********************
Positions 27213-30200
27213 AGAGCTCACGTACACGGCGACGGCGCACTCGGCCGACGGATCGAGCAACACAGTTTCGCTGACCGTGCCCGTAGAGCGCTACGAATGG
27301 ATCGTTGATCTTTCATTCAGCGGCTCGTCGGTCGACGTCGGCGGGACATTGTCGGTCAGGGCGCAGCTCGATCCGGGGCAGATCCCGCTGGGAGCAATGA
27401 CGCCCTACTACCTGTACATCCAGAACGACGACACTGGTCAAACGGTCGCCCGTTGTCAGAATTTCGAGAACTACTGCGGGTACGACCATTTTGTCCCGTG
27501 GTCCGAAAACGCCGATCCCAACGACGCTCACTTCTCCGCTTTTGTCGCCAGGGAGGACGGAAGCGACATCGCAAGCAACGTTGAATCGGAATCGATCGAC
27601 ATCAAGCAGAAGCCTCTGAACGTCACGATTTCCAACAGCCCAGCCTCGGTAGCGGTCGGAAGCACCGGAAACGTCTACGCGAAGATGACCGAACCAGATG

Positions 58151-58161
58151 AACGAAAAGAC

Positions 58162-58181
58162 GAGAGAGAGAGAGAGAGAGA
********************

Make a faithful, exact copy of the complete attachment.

Positions 27213-30200
27213 AGAGCTCACGTACACGGCGACGGCGCACTCGGCCGACGGATCGAGCAACACAGTTTCGCTGACCGTGCCCGTAGAGCGCTACGAATGG
27301 ATCGTTGATCTTTCATTCAGCGGCTCGTCGGTCGACGTCGGCGGGACATTGTCGGTCAGGGCGCAGCTCGATCCGGGGCAGATCCCGCTGGGAGCAATGA
27401 CGCCCTACTACCTGTACATCCAGAACGACGACACTGGTCAAACGGTCGCCCGTTGTCAGAATTTCGAGAACTACTGCGGGTACGACCATTTTGTCCCGTG
27501 GTCCGAAAACGCCGATCCCAACGACGCTCACTTCTCCGCTTTTGTCGCCAGGGAGGACGGAAGCGACATCGCAAGCAACGTTGAATCGGAATCGATCGAC
27601 ATCAAGCAGAAGCCTCTGAACGTCACGATTTCCAACAGCCCAGCCTCGGTAGCGGTCGGAAGCACCGGAAACGTCTACGCGAAGATGACCGAACCAGATG

Positions 58151-58161
58151 AACGAAAAGAC

Positions 58162-58181
58162 GAGAGAGAGAGAGAGAGAGA